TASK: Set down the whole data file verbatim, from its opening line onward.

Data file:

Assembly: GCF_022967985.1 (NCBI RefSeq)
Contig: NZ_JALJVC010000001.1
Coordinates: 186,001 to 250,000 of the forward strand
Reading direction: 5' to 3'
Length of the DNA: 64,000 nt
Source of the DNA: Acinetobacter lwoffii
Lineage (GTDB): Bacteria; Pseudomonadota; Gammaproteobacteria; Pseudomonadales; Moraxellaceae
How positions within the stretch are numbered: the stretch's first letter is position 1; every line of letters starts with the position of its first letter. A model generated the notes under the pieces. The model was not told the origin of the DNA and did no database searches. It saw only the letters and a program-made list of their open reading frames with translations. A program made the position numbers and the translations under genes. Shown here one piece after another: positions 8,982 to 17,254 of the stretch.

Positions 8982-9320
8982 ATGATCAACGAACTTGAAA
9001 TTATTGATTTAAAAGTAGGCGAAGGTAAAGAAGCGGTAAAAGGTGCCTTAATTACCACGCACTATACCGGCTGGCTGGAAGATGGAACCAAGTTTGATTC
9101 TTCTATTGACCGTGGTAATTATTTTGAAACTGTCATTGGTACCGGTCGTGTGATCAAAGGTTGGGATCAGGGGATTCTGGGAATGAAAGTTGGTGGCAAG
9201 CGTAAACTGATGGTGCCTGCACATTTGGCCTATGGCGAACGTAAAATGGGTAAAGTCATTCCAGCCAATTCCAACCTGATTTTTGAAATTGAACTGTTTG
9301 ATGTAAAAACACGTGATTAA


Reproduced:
Assembly: GCF_022967985.1 (NCBI RefSeq)
Contig: NZ_JALJVC010000001.1
Coordinates: 186,001 to 250,000 of the forward strand
Reading direction: 5' to 3'
Length of the DNA: 64,000 nt
Source of the DNA: Acinetobacter lwoffii
Lineage (GTDB): Bacteria; Pseudomonadota; Gammaproteobacteria; Pseudomonadales; Moraxellaceae
How positions within the stretch are numbered: the stretch's first letter is position 1; every line of letters starts with the position of its first letter. A model generated the notes under the pieces. The model was not told the origin of the DNA and did no database searches. It saw only the letters and a program-made list of their open reading frames with translations. A program made the position numbers and the translations under genes. Shown here one piece after another: positions 8,982 to 17,254 of the stretch.

Positions 8982-9320
8982 ATGATCAACGAACTTGAAA
9001 TTATTGATTTAAAAGTAGGCGAAGGTAAAGAAGCGGTAAAAGGTGCCTTAATTACCACGCACTATACCGGCTGGCTGGAAGATGGAACCAAGTTTGATTC
9101 TTCTATTGACCGTGGTAATTATTTTGAAACTGTCATTGGTACCGGTCGTGTGATCAAAGGTTGGGATCAGGGGATTCTGGGAATGAAAGTTGGTGGCAAG
9201 CGTAAACTGATGGTGCCTGCACATTTGGCCTATGGCGAACGTAAAATGGGTAAAGTCATTCCAGCCAATTCCAACCTGATTTTTGAAATTGAACTGTTTG
9301 ATGTAAAAACACGTGATTAA